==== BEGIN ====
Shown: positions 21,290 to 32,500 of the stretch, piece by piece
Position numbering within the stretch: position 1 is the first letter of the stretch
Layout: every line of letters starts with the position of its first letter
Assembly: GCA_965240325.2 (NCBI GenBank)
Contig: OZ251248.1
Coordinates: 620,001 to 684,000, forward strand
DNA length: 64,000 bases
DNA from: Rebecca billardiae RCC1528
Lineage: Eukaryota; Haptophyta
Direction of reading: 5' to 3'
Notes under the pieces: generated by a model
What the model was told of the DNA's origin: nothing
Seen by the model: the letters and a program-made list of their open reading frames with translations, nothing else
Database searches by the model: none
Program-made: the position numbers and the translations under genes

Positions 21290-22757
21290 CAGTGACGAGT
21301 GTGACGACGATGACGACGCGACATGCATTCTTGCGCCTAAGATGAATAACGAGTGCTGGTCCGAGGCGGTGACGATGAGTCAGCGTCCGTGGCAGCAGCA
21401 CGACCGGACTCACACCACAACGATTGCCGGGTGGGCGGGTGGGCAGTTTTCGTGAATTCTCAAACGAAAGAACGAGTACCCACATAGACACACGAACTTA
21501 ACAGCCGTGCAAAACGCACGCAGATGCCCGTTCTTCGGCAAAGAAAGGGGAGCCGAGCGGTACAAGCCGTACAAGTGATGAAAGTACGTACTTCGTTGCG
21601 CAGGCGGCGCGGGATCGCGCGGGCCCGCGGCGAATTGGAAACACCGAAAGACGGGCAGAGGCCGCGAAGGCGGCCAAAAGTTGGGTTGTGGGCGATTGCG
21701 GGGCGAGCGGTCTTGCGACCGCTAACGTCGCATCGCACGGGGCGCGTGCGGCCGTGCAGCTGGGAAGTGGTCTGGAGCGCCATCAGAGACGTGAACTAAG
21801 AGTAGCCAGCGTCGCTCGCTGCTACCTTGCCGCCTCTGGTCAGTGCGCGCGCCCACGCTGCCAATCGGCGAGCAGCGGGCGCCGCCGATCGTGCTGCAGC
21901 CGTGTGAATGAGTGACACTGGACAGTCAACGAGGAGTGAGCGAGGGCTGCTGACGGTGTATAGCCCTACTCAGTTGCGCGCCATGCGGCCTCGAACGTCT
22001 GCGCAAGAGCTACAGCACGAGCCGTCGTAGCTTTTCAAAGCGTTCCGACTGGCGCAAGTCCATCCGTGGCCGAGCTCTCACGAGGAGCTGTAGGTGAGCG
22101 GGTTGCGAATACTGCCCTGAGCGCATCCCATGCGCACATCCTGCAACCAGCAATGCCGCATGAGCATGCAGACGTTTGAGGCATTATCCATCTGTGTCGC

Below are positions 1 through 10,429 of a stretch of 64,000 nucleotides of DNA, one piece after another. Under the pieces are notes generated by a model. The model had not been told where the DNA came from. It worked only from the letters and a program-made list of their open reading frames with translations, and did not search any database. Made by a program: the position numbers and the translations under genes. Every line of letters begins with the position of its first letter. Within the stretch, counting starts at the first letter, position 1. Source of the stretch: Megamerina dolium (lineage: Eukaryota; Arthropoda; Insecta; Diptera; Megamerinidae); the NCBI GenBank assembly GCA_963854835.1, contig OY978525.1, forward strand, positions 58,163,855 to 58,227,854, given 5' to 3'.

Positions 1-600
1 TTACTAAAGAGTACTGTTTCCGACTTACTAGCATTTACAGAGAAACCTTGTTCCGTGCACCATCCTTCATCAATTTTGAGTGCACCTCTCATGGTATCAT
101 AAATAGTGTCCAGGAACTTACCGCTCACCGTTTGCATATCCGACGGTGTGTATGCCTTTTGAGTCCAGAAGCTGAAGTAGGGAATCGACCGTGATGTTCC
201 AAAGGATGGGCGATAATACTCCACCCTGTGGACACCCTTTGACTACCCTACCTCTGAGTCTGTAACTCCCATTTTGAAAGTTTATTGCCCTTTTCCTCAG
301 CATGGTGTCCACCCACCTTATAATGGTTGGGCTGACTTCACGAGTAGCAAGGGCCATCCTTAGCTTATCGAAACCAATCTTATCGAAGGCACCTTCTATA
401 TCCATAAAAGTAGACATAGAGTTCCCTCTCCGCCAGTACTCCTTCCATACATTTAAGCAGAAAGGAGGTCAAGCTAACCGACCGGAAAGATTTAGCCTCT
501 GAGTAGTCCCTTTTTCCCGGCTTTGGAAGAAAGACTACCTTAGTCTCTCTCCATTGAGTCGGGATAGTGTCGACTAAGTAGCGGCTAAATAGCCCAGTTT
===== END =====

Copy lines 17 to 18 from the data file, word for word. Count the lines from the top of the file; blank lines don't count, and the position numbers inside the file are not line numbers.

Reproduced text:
21290 CAGTGACGAGT
21301 GTGACGACGATGACGACGCGACATGCATTCTTGCGCCTAAGATGAATAACGAGTGCTGGTCCGAGGCGGTGACGATGAGTCAGCGTCCGTGGCAGCAGCA